If I didn’t know anything about the female body I would think there was only one accepted body type. The mall contains countless images of slim models in skimpy clothing. I open up Instagram and see photos of thin models posing provocatively. TV ads portray similar model types selling alcohol, clothing, makeup and food. Everywhere I look I am surrounded by images of the female body looking a specific way: slim and sexy.
Even with the knowledge of Photoshop and other means of editing images in the media, these representations of the female body still affect viewers. The emergence of social media has both helped and hurt body depictions of females. How are some companies and individuals fighting back against these rigid representations to help females accept their bodies? We need more representation because there is more than one type of body and all are beautiful.
On the surface, people may think that images of thin and sexualized females are harmless and function as entertainment, but it has been proven that these images can cause detrimental thinking about ones body image. This thinking can lead to fad diets, and disordered eating. (Hellsvig- Gaskell) With girl’s well being at state, it is vital that diversity in body representation improves. Aerie, a lingerie company aimed at 15-21 year olds, made a big statement when they proclaimed that they would no longer retouch their models. No retouching means that both in advertisements as well as in the store, all images are natural and real images of models of all different shapes and sizes.
All models in this company will be untouched showing their natural curves, rolls, bumps, and marks ultimately challenging the typical supermodel standards. (Krupnick) Although this is only one company in a sea of millions of lingerie companies out there, this store is mainstream and people know about their campaign. The hope from girls like myself who are 21 and struggle with accepting their body is that other companies geared towards college youth will start to do the same thing. I find it very refreshing to see girls who have similar body types to mine posing in lingerie, it reminds me that beauty does not come in one shape. This is a step forward for body representation of females. It fights back against the idea of perfection that so many companies reproduce and enforce.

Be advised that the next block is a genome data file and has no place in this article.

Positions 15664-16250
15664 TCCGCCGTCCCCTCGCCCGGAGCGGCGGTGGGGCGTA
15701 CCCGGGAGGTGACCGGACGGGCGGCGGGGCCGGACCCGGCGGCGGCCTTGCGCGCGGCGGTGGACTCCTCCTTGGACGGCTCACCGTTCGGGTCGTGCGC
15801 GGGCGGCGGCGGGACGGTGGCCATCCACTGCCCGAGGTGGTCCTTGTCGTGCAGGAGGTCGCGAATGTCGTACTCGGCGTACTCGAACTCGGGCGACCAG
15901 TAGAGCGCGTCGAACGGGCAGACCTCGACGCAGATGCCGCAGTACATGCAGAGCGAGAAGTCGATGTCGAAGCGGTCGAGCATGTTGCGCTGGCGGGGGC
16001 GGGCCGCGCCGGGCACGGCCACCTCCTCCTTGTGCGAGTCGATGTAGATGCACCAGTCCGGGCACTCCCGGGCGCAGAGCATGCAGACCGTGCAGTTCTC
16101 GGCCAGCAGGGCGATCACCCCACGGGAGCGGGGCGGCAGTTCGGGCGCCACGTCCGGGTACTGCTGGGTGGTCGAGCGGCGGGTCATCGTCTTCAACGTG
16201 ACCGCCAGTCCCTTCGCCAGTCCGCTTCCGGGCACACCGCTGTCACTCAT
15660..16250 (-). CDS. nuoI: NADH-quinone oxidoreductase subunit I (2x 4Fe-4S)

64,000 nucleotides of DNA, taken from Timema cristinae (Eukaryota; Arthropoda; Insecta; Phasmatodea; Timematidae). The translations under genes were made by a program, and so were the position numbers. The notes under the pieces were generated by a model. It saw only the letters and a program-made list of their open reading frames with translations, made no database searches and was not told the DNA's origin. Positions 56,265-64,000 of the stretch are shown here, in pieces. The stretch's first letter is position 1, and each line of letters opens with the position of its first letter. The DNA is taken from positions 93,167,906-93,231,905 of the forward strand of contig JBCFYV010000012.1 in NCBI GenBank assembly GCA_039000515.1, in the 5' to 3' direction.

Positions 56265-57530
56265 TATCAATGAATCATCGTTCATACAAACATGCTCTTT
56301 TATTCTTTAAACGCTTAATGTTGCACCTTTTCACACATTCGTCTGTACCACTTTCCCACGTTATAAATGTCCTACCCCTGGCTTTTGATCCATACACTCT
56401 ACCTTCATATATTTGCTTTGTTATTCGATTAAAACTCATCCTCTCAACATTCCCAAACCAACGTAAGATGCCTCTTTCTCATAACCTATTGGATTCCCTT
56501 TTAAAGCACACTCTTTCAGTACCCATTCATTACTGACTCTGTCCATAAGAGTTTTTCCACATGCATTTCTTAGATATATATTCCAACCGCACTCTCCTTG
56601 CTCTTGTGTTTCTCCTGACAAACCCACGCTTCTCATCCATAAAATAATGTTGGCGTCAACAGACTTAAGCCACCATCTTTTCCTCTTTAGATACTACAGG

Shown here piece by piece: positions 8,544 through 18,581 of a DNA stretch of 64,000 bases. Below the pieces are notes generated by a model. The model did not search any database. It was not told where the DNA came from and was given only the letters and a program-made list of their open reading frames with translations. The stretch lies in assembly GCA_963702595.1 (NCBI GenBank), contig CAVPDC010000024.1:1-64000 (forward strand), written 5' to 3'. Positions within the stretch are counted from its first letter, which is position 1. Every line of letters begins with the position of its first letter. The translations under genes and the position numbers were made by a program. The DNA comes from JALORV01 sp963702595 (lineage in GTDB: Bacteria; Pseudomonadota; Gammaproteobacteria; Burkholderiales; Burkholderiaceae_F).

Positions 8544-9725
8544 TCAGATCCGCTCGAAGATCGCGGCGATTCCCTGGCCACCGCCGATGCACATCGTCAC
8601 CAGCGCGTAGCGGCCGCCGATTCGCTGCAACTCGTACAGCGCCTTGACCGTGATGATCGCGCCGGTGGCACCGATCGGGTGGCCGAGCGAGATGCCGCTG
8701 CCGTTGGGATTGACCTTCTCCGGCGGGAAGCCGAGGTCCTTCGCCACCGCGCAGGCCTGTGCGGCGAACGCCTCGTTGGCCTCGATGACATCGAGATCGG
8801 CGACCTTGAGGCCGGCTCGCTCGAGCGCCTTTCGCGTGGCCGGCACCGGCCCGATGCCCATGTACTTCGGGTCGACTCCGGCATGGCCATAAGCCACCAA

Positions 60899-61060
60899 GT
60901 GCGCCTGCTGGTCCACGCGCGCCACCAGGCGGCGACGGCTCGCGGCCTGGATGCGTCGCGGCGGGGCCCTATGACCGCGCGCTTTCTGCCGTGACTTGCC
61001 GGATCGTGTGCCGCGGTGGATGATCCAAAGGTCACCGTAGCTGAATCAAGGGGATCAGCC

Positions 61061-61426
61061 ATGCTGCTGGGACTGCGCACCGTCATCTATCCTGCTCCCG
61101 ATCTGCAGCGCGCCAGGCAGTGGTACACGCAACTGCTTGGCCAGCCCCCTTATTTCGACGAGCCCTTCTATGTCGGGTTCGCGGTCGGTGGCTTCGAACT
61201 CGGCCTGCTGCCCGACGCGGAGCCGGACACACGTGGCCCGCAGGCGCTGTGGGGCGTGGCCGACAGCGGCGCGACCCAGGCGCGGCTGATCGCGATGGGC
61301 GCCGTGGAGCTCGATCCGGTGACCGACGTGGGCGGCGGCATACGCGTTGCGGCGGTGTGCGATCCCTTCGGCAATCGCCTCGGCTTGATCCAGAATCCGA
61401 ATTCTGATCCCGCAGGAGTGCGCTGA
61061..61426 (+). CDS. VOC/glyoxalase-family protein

The Plus size Aerie model, Iska Lawrence, explained in The What’s Underneath Project, that when companies Photoshop her body it causes large dents in her self-esteem. Iska Lawrence had tried to model many times but she always was turned away for having big hips and an unfitting model body. In this video she clarifies that she became a plus size model because she, “wanted to see models like [her].” Lawrence states that there was no better campaign than Aerie Real to help herself and others believe that the untouched you is good enough. She is very proud to be a part of the body positivity journey that some companies are beginning to take. Both the models and the consumers of Aerie’s products can see through this campaign that attributes like cellulite and rolls are not flaws but rather just a part of you that makes you special. This confident and positive mindset is important for the young girls strolling in the mall or viewing TV ads. When companies like Aerie come out and say that the natural you is beautiful, we move closer to a place where body confidence is easier to attain and keep.
Moving away from modeling and clothing companies, young girls are also coming forward to make a change in the representation of women in the media. From a 17-year-old having a “No Makeup Day” at her high school to another female teenager starting a petition for Seventeen magazine to give their consumers images of real girls, females of all ages are fed up. (Yorio) Youth is aware of the lack of diversity in the media they consume regarding body positivity and image and it is inspiring to see them mobilizing to change this. The “No Makeup Day” that was created by seventeen year old Lauren Alberti started a discussion for her classmates on “feelings of inadequacy and unhappiness with their appearance”. (Yorio) For change to occur we need to create a discourse that focuses on the effects of female body representation in the media and how to attack it. These young girls have a pretty good start.
In the article, Young women are fighting back against media portrayals of beauty, it is reinstated that, “movies, television shows, magazine covers and other forms of mass media show images of super-thin, scantily clothed girls and women with unblemished skin, bright white teeth and not a hair out of place… It’s very important…that girls understand the media images they see do not portray real girls and real women.” (Yorio)
As consumers, we have the knowledge about the behind the scenes of images we see in the media everyday. Even with this knowledge, the effects of female representation in the media are a strong force that many feel. In order for change to occur we need more companies like Aerie and young girls like Lauren Alberti to come forward and remind people that beauty is not a number or a size on a pair of pants. Beauty comes from who you are as an individual and on the inside; we need more advertisements that remind us of that.